Ben Huber knows a thing or two about agriculture. And he understands the important, ever-evolving role that technology plays in the industry.
Huber grew up on a dairy farm in northern Illinois. Today, he helps his wife’s family farm soybean and corn in Mt. Carroll, Ill., and serves as a member of the Wisconsin Farm Bureau. In 2019, Huber was awarded the Wisconsin Farm Bureau’s Young Farmer and Agriculturist Excellence in Agriculture Award.
Huber also manages the agronomy department for Insight FS, a company that aids in soil management and crop production, and provides feed, energy, agri-finance, seed and turf products and services to customers around Wisconsin and Michigan’s Upper Peninsula.
“I have been around farming and agriculture for my entire life,” Huber said. “If you are looking for a career that deploys the principles of S.T.E.M. everyday, look no farther than the ag industry.
“Farmers and agriculturalists work hard every day to make sure our land and water resources last for generations to come,” he added. “There are many aspects of S.T.E.M. we use that help us do that, but without technology advancements we couldn’t do what we do today.”
Myriad technological tools are reshaping agriculture in Wisconsin and around the world.
Huber said these tools help agriculturalists decrease labor needs, see what can’t be seen with the naked eye and track data that will help farmers make more informed decisions regarding their crops.
According to the Wisconsin Department of Agriculture, Trade and Consumer Production, Wisconsin agriculture contributes over $104 billion to the state’s economy each year. The state is home to almost 65,000 farms.
Ultimately, Huber said the agriculture industry uses these technologies to help their businesses grow and become more efficient. With new technologies come new costs, but Huber said the benefits tend to outweigh those costs, and the changes advancements are going to keep coming.
“The ag industry will continue to collect more data layers to help make better decisions, and to document agricultural practices,” Huber said. “Autonomous technology and machine learning will also be a new frontier that Wisconsin farmers will utilize in the coming years, as well as using more remote sensing to make faster management decisions.”
Advancements over the years
Though some tools are tried and true for farmers, the industry has seen significant advancement in technology over the last few decades. These advancements began with the “Green Revolution” of the 1960s, when new irrigation and crop management techniques were developed to help plants thrive.
Rotary combines were introduced into the industry in 1975. Genetically modified crops came about seven years later. In 1994, farmers were able to use satellites for the first time to help track and plan crop growth.
The introduction of more advanced mobile devices and new software in the early 2000s made farming more accessible. Now, new devices and methods are making data collection more comprehensive than ever before.
According to the National Institute of Food and Agriculture, a branch of the U.S. Department of Agriculture, modern farms work far differently than they used to.
“Today’s agriculture routinely uses sophisticated technologies such as robots, temperature and moisture sensors, aerial images, and GPS technology,” it says on the NIFA website. “These advanced devices and precision agriculture and robotic systems allow businesses to be more profitable, efficient, safer, and more environmentally friendly.”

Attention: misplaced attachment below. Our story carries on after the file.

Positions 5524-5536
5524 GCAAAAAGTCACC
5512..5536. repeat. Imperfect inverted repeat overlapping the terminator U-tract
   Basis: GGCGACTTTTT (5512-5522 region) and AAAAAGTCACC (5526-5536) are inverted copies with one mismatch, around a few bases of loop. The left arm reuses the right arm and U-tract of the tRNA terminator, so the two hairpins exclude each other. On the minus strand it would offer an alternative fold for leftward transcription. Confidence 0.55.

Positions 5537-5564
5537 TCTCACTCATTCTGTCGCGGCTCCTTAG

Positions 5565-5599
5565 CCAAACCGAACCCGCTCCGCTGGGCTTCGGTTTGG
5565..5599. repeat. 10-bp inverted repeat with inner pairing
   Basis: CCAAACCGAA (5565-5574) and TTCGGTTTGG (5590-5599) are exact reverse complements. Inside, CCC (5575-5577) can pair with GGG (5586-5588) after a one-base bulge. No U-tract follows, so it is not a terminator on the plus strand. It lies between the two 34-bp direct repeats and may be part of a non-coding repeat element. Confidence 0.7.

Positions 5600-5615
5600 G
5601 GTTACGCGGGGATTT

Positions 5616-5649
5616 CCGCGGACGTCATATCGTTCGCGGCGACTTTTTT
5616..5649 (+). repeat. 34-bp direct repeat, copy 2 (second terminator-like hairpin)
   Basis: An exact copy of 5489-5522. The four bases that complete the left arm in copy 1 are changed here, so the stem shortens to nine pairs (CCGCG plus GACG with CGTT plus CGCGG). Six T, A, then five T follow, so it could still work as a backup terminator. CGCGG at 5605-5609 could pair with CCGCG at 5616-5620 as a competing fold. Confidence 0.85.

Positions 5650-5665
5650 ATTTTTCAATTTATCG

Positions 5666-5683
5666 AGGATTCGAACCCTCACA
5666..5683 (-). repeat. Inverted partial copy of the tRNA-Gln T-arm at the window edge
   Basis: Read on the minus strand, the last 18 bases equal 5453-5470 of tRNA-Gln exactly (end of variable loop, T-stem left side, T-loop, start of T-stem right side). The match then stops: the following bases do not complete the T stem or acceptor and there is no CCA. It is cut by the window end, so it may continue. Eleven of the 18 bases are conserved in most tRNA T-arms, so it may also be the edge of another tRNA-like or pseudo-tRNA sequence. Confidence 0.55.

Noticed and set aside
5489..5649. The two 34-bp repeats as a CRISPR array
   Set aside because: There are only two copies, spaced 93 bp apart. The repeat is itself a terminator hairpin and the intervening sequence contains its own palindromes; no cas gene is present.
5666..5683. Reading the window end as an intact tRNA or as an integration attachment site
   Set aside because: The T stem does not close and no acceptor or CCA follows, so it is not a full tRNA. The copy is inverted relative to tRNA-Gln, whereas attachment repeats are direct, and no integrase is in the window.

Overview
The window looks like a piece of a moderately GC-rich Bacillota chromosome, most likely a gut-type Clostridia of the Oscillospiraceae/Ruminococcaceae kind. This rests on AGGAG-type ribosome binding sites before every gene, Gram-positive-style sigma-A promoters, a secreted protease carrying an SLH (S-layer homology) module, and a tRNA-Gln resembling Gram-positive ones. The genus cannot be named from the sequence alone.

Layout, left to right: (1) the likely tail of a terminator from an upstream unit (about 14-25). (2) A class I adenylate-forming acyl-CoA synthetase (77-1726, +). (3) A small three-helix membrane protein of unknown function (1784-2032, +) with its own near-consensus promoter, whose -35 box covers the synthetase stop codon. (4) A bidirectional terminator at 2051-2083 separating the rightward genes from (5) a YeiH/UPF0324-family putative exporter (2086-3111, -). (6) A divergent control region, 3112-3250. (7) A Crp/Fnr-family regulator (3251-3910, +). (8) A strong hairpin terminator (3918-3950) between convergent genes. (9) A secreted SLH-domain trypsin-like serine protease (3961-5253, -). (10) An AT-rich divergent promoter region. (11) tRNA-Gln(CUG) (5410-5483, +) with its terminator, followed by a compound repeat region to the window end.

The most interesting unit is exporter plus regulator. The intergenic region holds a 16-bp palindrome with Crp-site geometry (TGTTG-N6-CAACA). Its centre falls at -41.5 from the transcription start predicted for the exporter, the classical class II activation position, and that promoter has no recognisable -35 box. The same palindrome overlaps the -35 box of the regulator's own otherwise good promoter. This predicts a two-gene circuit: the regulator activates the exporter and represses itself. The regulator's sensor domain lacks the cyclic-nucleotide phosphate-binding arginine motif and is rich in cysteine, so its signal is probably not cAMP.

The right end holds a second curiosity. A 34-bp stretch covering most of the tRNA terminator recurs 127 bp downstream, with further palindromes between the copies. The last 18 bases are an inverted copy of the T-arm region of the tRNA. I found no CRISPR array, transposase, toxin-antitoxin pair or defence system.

These tools allow farmers to target the specific areas of their fields that require extra water, fertilizer or pesticides, rather than blanketing their entire field. This results in a higher crop yield, decreased waste of water and other products, reduced environmental impact and increased worker safety.
New technological advancements in the industry also enables “more reliable monitoring and management of natural resources, such as air and water quality,” and gives farmers greater control over their entire operation. Farmers benefit from increased efficiency and safer work conditions, while consumers benefit from lower product prices.
Looking to the future
Dr. Garry Running, a professor of geography and anthropology at UW-Eau Claire, has taught his students about the benefits of crossing science and technology with agriculture for several years.
Running started taking his students out to the Henning work site in 2016. There, he requires his students to analyze soils and write up reports for the Hennings, a family of local farmers.
The soils collected and analyzed by his students are also sent off to a lab where they are placed in a laser particle size analyzer, a machine that counts and measures sediment sizes and types. With this information, Running’s students are able to make land use recommendations to the Hennings.
Methods like this can help farmers select the best plots of land for growing specific crops, thus saving them time and resources. Additionally, the exercise allows students the opportunity to do work that has real-world implications, preparing them for similar jobs after graduation.
“I think geography impacts agriculture all the time,” Running said. “We are going to have 9.6 billion people to feed in 2050. We can’t plow up any more ground. The fingerprint of agriculture can’t be bigger — actually has to be smaller. So we’ve got to be able to do better with our soils, and have better crops, and be much more efficient with all of the resources we use to get the crops off the ground.
“And that’s going to take people in biology that are studying genetics and building new plants,” Running added. “And that’s going to take people in the geospatial technology world, making the equipment more precise, more efficient. And it’s going to take soil scientists and geomorphologists figuring out how we maintain soil quality … Everybody’s got a seat at the table for this one.”